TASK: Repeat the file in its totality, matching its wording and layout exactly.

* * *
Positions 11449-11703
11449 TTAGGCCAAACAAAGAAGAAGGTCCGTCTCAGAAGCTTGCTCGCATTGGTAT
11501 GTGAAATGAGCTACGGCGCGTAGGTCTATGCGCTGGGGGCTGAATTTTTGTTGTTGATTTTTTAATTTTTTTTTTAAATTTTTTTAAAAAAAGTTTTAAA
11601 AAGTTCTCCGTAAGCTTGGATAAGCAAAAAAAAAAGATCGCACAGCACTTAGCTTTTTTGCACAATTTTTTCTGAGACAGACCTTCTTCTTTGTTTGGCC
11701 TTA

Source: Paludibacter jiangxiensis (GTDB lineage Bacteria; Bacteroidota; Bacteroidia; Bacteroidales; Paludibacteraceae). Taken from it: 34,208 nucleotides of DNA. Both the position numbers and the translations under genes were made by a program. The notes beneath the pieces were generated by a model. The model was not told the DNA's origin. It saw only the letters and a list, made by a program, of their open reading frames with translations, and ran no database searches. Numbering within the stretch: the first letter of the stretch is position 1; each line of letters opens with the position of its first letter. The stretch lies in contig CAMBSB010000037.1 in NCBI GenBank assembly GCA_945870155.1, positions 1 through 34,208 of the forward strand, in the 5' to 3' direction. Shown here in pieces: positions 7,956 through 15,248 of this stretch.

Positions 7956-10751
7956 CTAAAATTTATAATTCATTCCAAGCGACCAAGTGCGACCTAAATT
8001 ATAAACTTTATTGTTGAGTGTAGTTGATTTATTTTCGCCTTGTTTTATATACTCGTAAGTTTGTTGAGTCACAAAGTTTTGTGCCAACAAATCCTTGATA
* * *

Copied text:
Positions 11449-11703
11449 TTAGGCCAAACAAAGAAGAAGGTCCGTCTCAGAAGCTTGCTCGCATTGGTAT
11501 GTGAAATGAGCTACGGCGCGTAGGTCTATGCGCTGGGGGCTGAATTTTTGTTGTTGATTTTTTAATTTTTTTTTTAAATTTTTTTAAAAAAAGTTTTAAA
11601 AAGTTCTCCGTAAGCTTGGATAAGCAAAAAAAAAAGATCGCACAGCACTTAGCTTTTTTGCACAATTTTTTCTGAGACAGACCTTCTTCTTTGTTTGGCC
11701 TTA

Source: Paludibacter jiangxiensis (GTDB lineage Bacteria; Bacteroidota; Bacteroidia; Bacteroidales; Paludibacteraceae). Taken from it: 34,208 nucleotides of DNA. Both the position numbers and the translations under genes were made by a program. The notes beneath the pieces were generated by a model. The model was not told the DNA's origin. It saw only the letters and a list, made by a program, of their open reading frames with translations, and ran no database searches. Numbering within the stretch: the first letter of the stretch is position 1; each line of letters opens with the position of its first letter. The stretch lies in contig CAMBSB010000037.1 in NCBI GenBank assembly GCA_945870155.1, positions 1 through 34,208 of the forward strand, in the 5' to 3' direction. Shown here in pieces: positions 7,956 through 15,248 of this stretch.

Positions 7956-10751
7956 CTAAAATTTATAATTCATTCCAAGCGACCAAGTGCGACCTAAATT
8001 ATAAACTTTATTGTTGAGTGTAGTTGATTTATTTTCGCCTTGTTTTATATACTCGTAAGTTTGTTGAGTCACAAAGTTTTGTGCCAACAAATCCTTGATA